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Jerusalem: A Burdensome Stone Part 01

It has got to be one of the greatest puzzles in foreign policy today. A city of under 1 million people, lacking major roads, waterways, or rivers. In fact, its mountainous terrain makes access a real challenge. It possesses no natural resources though it is well-endowed with religious sites. In other words, it has none of the normal ingredients of greatness. Yet this city commands more global attention than any other.

Its international legal status continues to be in limbo. Though it serves as a capital city, no foreign embassies are found there. Yet, from the highlands of New Guinea to the jungles of the Amazon, the name recognition of this city is universal. It is the subject of frequent United Nations resolutions and causes foreign secretaries of major western countries to have sleepless nights.

The city in question is none other than Jerusalem. What we are going to discover is that the global spotlight will shine more and more brightly in the coming days. It will go from a global ‘concern’ to a global ‘obsession.’ What’s more, this attention was forecast 2,500 years ago in Scripture.

Jerusalem in History: To know the future, it is important to understand the past. And Jerusalem has a very long, rich past: a 4,000 year old history. The first 1,000 years (2000 -1000 BC) it was as a heathen town called ‘Jebus,’ perched on a slope known as Ophel, framed by the western hill (now known as Mount Zion) to the west and the Mount of Olives on the east. Despite its size, it eluded capture and occupation by Joshua, the judges, and even King Saul. It was a foreign enclave among the settled tribes of Israel.

The second 1000 years (around 1000 BC) Jerusalem was captured by Joab and King David’s mighty men (II Samuel 5; I Chronicles 11). In a masterstroke of genius, David took this ‘neutral city’ that belonged to none of the Israelite tribes, and made it his capital and royal city. Once he moved the Ark of God there, Jerusalem became a holy city, known as the ‘City of David, City of God.’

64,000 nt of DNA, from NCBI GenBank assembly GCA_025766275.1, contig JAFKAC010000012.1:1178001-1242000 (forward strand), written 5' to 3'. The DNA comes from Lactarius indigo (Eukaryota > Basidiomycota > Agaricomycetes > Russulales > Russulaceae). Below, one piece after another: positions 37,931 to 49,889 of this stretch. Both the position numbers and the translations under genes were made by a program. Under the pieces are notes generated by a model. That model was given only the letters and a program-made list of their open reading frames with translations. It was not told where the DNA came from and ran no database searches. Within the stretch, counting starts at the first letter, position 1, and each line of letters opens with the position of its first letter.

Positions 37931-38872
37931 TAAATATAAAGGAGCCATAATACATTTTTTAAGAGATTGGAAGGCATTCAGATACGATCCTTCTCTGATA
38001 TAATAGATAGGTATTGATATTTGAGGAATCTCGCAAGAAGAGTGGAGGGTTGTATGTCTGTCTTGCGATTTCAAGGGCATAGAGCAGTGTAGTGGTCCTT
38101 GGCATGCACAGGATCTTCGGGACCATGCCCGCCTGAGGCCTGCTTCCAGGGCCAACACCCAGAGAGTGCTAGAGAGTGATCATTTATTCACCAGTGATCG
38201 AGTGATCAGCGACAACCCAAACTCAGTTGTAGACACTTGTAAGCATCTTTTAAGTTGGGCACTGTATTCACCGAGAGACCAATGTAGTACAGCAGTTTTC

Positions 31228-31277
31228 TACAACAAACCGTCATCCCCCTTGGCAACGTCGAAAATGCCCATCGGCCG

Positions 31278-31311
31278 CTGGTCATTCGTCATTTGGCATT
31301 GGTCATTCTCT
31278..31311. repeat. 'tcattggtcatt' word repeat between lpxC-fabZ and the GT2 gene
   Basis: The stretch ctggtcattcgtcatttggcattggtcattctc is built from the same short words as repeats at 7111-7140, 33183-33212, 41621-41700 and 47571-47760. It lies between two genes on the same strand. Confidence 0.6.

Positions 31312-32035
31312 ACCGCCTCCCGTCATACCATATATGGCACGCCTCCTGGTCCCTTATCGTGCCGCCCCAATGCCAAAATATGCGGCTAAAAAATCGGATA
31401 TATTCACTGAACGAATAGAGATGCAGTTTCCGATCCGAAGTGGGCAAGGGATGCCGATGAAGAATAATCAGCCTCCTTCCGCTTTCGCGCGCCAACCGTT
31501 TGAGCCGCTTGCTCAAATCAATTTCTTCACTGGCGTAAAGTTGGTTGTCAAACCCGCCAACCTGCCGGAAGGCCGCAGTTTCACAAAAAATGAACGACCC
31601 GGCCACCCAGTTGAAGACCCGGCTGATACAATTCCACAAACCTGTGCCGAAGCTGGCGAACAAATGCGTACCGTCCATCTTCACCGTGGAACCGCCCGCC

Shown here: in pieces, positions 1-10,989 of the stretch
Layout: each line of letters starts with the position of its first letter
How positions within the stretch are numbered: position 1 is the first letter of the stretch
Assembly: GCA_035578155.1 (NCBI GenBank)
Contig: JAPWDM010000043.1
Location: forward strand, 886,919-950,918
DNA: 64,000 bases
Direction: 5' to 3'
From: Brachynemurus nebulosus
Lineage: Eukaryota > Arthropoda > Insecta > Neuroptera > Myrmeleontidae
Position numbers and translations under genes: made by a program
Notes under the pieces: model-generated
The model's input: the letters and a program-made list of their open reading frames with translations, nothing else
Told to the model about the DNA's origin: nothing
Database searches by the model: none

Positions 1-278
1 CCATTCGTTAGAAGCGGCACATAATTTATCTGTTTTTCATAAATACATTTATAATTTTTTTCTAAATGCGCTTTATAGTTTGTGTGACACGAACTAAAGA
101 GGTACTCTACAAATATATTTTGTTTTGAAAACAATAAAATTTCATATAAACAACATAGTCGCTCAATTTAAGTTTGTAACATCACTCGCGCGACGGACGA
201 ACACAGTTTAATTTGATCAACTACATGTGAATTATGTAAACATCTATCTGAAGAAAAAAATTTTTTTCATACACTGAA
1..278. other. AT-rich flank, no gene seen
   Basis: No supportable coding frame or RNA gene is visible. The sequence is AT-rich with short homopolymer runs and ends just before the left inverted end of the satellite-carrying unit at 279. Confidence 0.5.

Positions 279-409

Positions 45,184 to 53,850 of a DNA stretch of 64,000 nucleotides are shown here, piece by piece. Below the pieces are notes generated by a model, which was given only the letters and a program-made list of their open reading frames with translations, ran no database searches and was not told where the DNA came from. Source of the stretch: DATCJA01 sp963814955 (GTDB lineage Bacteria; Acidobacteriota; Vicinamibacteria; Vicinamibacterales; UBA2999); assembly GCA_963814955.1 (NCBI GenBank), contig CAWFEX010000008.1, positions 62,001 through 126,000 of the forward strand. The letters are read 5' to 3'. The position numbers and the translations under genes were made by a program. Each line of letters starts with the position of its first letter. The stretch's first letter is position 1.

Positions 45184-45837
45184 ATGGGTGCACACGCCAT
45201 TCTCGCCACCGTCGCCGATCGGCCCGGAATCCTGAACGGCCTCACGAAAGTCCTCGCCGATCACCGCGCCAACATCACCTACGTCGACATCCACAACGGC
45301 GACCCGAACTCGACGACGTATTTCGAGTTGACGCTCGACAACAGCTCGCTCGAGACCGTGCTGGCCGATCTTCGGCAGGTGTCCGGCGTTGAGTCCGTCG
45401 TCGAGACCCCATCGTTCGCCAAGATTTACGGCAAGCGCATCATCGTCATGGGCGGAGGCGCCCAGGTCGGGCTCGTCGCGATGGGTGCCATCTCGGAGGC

Yet another dimension occurred that would catapult the city into prominence. In II Samuel 7 and I Chronicles 17, God made a covenant (a binding agreement) with David, known as the ‘Davidic Covenant.’ The terms of this theocratic covenant were simple: God would give David a son who would rule on his throne forever. Bonus point: David’s son would simultaneously be God’s Son as well.

This Son would be known as The Messiah, the Anointed One (King of kings, Lord of Lords, Anointed of the anointed), Son of David - Son of God. In Israel’s Old Testament past it had three categories of ‘anointed’ people: prophets, priests, and kings. Messiah, known in Greek as Christ, is the ultimate anointed one. He would be anointed a prophet like Moses (Deuteronomy 18); anointed a priest like Melchizedek (Psalm 110; Hebrews 7), and anointed a king like David (I Samuel 13:14). As the Gospels and Acts testify, Jesus of Nazareth was anointed with the Holy Spirit and power (Acts 10:38). Jesus Christ was anointed in everything, including His burial. To be continued.


This Jerusalem will be the topic of the upcoming third annual, Australia-wide ‘Understanding the Times’ speaking tour. Click on to the link below for the schedule.




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